Is it Siberia, Sahara Desert, Amazon Rainforest or Australia?

You`ve got three seconds.



UNIDENTIFIED MALE: The total area of Siberia is 5.2 million square miles, making it, by far, the largest region on this list.

That`s your answer and that`s your Shoutout.

AZUZ: All right, put another way, if you can find Northern Asia on a map, you`ve found Siberia. It makes up almost 10 percent of the world`s

land surface. But fewer than 40 million people live there. That`s smaller than the population of Argentina. And Siberia`s ferocious winters help

explain that.

One thing that can`t be explained yet is a natural phenomenon appearing in parts of Siberia.


LINDA KINKADE, CNN CORRESPONDENT (voice-over): A mystery at the end of the Earth -- giant gaping holes in the ground appearing out of nowhere.

It`s happening in one of the most remote spots on the planet, in far Northern Russia, Siberia`s Yamal Peninsula. Translated, that`s literally

the end of the world.

The first crater appeared last summer. Then came several more. Scientists were baffled.

ANDRE PLEKHANOV, RUSSIAN ACADEMY OF SCIENCES: I`ve never seen such craters anywhere in Yamal where I`ve been, and I`ve never heard my

colleagues talk of anything similar.


Now they count at least seven large craters, some of them up to 100 meters across. Two have turned into lakes and one is just a few kilometers

away from a major Gazprom natural gas field.

Professor Vasily Bogoyavlensky and a team of experts have made several expeditions to Siberia, taking samples, gathering evidence, even braving

sub-zero cold to climb down inside one of the deepest craters for a closer look.

He suspects there are dozens more in the region and says they pose a serious threat.

PROFESSOR VASILY BOGOYAVLENSKY, MOSCOW OIL AND GAS RESEARCH INSTITUTE: Yes, it`s very serious. And if such craters will take place in the

industrial region, it could be a quite serious disaster.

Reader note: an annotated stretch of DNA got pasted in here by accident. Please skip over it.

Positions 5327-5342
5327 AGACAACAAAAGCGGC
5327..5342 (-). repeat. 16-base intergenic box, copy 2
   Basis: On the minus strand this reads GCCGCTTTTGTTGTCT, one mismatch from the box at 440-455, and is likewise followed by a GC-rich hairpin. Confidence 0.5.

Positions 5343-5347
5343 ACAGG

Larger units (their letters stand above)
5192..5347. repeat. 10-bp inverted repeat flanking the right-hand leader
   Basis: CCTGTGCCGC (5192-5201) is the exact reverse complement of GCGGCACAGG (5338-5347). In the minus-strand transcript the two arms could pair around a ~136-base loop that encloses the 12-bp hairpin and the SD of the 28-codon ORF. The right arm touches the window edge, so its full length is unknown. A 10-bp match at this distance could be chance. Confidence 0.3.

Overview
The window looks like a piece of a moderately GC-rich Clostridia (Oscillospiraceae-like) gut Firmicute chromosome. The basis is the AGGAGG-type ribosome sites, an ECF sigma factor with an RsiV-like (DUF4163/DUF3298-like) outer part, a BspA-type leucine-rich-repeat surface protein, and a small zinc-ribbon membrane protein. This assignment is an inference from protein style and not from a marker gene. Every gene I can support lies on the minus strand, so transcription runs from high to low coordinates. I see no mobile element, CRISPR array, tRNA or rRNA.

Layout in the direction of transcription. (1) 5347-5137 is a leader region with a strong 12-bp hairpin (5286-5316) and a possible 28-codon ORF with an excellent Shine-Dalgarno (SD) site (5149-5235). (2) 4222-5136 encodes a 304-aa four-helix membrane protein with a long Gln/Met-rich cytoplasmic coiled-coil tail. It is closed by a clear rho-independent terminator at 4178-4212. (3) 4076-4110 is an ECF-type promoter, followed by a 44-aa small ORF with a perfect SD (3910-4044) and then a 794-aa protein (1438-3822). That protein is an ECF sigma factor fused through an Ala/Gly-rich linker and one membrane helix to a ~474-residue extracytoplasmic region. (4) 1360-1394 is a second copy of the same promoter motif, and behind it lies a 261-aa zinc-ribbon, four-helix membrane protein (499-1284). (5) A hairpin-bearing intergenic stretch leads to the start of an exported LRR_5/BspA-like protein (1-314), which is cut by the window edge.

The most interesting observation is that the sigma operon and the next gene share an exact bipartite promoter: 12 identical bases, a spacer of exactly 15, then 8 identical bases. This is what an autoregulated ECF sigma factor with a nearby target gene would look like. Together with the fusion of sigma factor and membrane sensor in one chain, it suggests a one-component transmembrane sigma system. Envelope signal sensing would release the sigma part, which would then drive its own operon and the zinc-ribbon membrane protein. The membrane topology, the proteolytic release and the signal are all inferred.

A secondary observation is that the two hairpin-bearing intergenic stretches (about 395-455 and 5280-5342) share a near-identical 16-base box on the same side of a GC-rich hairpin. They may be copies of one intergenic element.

KINKADE: So what`s behind them?

Early speculation ran wild, from meteorites and stray missiles to even UFOs and aliens.

Bogoyavlensky believes a more plausible theory is that the release of methane gas is sparking underground explosions, leaving behind the massive


But that still does not solve the mystery.

BOGOYAVLENSKY: We don`t know exactly from where this gas came.

KINKADE: Some experts say global warming may be causing Siberia`s ice to melt, releasing the dangerous methane blasts.

While scientists continue to debate and investigate, for now, the mystery only deepens.

Linda Kinkade, CNN.


AZUZ: Today`s Roll Call ranges from the least populated U.S. state to the Middle Eastern nation of Kuwait.

We`ll start in Wyoming, The Cowboy State. In the city of Evanston, hello to the Red Devils of Evanston High School.

Rhode Island is The Ocean State.

Is it Providence that Providence is on today?

At Mount Pleasant High School The Kilties are watching.

And in the northwest Persian Gulf, The Eagles are online at Universal American School. It`s in Khalidiya, Kuwait.

Before We Go

AZUZ: It`s always snowy in the Himalayas. Parts of the Asian mountain chain never see a day without it. It`s easy to find pictures of

these majestic mountains looking up.

One group recently got footage from as high as 24,000 feet. They used a helicopter, a gyro-stabilized camera system and supplemental oxygen. The

resulting views are a breath of fresh air.


The Himalayas Republican 20,000 feet

The Himalayas contain more than 110 peaks over 24,000 feet

They span 1,500 miles and 6 countries

They are one of the youngest mountain ranges on the planet

They formed 40 to 60 million years ago when India collided with Asia

Mount Everest is 29,029 feet tall

The Himalayas continue to rise more than 1 centimeter a year

The range contains the largest concentration of ice outside the poles

AZUZ: It`s like a tourism commercial with great altitude, Everesting views, iridescent angles, valleys to pique your interest. It`s downright

beautiful, to put it in Himalayman`s terms.

I`m Carl Azuz for CNN STUDENT NEWS.